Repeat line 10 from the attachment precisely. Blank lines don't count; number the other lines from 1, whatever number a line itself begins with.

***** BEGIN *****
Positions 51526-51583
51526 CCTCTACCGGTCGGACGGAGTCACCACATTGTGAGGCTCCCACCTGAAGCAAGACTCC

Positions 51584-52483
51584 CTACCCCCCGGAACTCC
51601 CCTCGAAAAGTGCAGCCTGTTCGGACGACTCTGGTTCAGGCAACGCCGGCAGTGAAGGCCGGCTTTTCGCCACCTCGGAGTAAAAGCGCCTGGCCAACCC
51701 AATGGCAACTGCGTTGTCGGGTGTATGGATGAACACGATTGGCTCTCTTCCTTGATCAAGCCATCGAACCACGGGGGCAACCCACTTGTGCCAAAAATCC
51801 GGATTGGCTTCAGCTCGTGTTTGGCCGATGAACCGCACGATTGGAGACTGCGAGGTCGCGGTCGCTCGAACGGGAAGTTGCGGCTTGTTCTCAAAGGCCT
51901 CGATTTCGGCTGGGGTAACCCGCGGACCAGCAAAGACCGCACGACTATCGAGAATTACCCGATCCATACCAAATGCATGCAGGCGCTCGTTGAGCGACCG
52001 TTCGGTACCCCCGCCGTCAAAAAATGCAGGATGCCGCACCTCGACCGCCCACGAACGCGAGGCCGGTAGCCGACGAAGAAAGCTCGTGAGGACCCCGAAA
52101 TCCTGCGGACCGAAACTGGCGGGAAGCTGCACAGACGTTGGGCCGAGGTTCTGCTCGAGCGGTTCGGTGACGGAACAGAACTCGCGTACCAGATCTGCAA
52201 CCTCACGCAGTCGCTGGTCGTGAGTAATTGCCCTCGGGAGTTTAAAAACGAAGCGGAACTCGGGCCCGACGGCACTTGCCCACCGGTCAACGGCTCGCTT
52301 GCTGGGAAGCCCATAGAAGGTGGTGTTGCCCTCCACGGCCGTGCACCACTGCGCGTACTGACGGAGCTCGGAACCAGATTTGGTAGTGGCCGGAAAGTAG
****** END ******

52101 TCCTGCGGACCGAAACTGGCGGGAAGCTGCACAGACGTTGGGCCGAGGTTCTGCTCGAGCGGTTCGGTGACGGAACAGAACTCGCGTACCAGATCTGCAA